A federal judge on Monday brushed off a request from former Illinois Gov. Rod Blagojevich to cancel his upcoming retrial on political corruption charges, suggesting it amounted to a public-relations exercise.
At a pretrial status hearing, Judge James Zagel stopped just short of dressing down defense lawyers, but showed clear disdain for the motion by refusing to even rule on it. Instead, he said the motion would "vanish into thin air" and "die."
The famously stern judge had said during Blagojevich's first trial that he didn't want the high-profile case to descend into theater. His comments Monday signal he intends to maintain the same tight rein on the retrial.
Blagojevich's novel motion had asked Zagel to cancel the second trial and proceed straight to sentencing him on the lone conviction from his first trial, lying to the FBI. Jurors in his first trial were otherwise deadlocked, including on whether he tried to sell or trade an appointment to President Barack Obama's vacated U.S. Senate seat.
His request that the retrial be canceled raised eyebrows in legal circles, with many observers saying the motion wrongly presumed the impeached ex-governor had some leverage or bargaining power on the matter.
Pressed by Blagojevich's attorney Sheldon Sorosky on Monday to rule on the motion, Zagel refused and suggested the request was meant primarily for public consumption.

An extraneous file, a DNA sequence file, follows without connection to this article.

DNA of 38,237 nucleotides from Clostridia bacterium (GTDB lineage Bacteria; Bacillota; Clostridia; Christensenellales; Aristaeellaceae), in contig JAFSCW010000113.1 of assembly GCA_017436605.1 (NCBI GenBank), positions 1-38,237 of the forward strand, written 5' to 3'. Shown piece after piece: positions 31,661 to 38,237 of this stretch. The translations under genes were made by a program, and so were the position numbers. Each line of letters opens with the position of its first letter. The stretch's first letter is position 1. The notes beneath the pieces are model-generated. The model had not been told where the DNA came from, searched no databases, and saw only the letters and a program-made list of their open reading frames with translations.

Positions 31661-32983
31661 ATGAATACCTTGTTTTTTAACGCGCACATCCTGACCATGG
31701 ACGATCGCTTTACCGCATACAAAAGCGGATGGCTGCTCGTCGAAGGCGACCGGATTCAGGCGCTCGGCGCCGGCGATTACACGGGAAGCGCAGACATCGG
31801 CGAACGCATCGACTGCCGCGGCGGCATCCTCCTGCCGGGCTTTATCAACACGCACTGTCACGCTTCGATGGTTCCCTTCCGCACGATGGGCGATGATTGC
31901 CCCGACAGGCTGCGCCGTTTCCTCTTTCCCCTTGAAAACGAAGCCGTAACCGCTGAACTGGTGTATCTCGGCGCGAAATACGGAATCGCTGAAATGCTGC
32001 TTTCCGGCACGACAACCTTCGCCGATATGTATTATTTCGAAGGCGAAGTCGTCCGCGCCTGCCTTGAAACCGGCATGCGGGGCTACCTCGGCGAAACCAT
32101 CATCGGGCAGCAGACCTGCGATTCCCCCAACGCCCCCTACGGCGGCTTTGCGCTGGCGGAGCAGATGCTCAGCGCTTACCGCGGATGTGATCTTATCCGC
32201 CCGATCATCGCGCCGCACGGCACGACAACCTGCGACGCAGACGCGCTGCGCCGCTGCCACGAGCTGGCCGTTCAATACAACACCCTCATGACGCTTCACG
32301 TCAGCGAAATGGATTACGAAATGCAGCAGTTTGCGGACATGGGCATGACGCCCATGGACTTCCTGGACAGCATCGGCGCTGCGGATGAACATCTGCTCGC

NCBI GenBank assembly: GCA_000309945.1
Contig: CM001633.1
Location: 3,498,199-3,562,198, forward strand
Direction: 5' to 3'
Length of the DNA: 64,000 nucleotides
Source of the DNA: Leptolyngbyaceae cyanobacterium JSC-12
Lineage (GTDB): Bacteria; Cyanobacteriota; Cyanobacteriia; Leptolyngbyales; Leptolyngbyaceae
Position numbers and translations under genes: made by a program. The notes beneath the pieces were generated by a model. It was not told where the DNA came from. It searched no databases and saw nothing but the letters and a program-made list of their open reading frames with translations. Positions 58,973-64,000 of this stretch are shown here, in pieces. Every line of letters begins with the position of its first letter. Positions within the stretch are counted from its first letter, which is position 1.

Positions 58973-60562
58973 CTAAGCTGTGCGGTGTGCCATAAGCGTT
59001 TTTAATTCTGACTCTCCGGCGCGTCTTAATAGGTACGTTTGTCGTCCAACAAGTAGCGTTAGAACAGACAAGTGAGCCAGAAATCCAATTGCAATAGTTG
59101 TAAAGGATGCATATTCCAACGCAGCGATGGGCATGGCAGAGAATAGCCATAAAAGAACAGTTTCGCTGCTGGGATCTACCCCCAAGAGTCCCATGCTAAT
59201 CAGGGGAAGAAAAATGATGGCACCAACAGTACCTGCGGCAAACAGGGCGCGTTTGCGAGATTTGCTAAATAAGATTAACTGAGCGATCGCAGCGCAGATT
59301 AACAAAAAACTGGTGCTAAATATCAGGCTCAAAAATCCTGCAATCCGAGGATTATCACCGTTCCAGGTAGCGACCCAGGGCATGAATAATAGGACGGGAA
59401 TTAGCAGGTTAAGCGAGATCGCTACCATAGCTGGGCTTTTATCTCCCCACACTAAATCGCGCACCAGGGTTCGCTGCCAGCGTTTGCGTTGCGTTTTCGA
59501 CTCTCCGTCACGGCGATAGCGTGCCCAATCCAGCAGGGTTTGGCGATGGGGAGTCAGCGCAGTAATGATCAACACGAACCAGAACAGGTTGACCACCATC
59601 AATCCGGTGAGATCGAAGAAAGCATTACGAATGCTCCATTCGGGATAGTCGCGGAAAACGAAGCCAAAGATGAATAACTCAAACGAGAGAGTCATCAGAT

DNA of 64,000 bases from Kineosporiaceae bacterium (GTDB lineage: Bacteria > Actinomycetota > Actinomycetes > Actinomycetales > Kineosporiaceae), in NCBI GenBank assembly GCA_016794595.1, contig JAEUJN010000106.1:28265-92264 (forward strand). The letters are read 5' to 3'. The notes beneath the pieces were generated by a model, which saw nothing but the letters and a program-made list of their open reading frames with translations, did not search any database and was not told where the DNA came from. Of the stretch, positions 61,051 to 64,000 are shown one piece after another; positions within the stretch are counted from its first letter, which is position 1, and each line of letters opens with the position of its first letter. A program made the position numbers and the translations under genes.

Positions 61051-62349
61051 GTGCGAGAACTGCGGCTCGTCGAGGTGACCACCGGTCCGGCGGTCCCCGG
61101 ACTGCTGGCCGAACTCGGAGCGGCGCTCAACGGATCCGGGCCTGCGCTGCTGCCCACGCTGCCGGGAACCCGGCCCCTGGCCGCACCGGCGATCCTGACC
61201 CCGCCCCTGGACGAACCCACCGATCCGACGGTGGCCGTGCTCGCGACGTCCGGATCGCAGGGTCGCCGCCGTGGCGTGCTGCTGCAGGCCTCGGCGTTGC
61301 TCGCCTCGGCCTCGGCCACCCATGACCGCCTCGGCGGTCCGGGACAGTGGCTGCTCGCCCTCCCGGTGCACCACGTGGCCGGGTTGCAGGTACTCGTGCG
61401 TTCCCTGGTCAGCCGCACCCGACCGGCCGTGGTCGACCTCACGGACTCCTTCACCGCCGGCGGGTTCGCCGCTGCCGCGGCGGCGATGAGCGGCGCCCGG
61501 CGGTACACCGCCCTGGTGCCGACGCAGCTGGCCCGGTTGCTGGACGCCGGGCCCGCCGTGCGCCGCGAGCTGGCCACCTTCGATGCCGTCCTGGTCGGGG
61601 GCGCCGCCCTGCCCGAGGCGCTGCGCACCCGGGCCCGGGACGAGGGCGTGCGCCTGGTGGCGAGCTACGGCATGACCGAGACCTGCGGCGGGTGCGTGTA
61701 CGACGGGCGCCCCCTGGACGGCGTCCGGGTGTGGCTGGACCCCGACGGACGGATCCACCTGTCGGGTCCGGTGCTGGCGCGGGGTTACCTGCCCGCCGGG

"It's difficult for me to rule ... because it seems like it was intended for an audience other than the court," he said. The motion, Zagel also said, was not properly presented to the court.
Sorosky said after the hearing that the defense could push again for a ruling from Zagel, noting how underdogs had prevailed in the NCAA men's basketball tournament this month.
"One never knows," he said. "Look at the March Madness tournament. A No. 1 team lost _ Pittsburgh."
Blagojevich, 54, faces a maximum five-year prison sentence on the conviction of lying to the FBI. The retrial, at which he faces 20 charges, is set to start April 20.
Zagel noted Monday that he didn't have the authority to simply call off a trial _ something attorneys for the federal government can do in some circumstances as part of a plea deal with a defendant.
"(The motion) asks for something I'm not entitled to do," Zagel said. "It asks me to exercise the power of the executive branch."
While the motion had asked that the retrial be cancelled and the former governor sentenced on the single conviction, it insisted that Blagojevich wasn't conceding any guilt. He has maintained throughout that he is innocent of wrongdoing.
The motion cited financial woes brought on by an alleged failure of the government to foot the former governor's legal bills, saying it hampered defense preparations for the retrial. Hours after the motion was filed, a court official said checks were on their way to Blagojevich's attorneys.
The former governor had drawn from a nearly $3 million fund for his legal expenses, but it ran dry as the initial trial finished. Zagel later ruled Blagojevich would be allowed to retain only two lawyers and a paralegal on the taxpayer's dime.
The issue of attorneys' pay did not come up in court Monday.
Zagel did rule Monday on other defense requests filed over the past several weeks.
He declined a request to lift a seal on hundreds of hours of FBI wiretap recordings that underpin the prosecution's case. Defense attorneys wanted the option of releasing tapes publicly as they see fit, including ones never played in court during the first trial. Zagel said he was keeping the order sealing the recordings in place.
"I want the case to be tried in the courtroom and nowhere else," he said.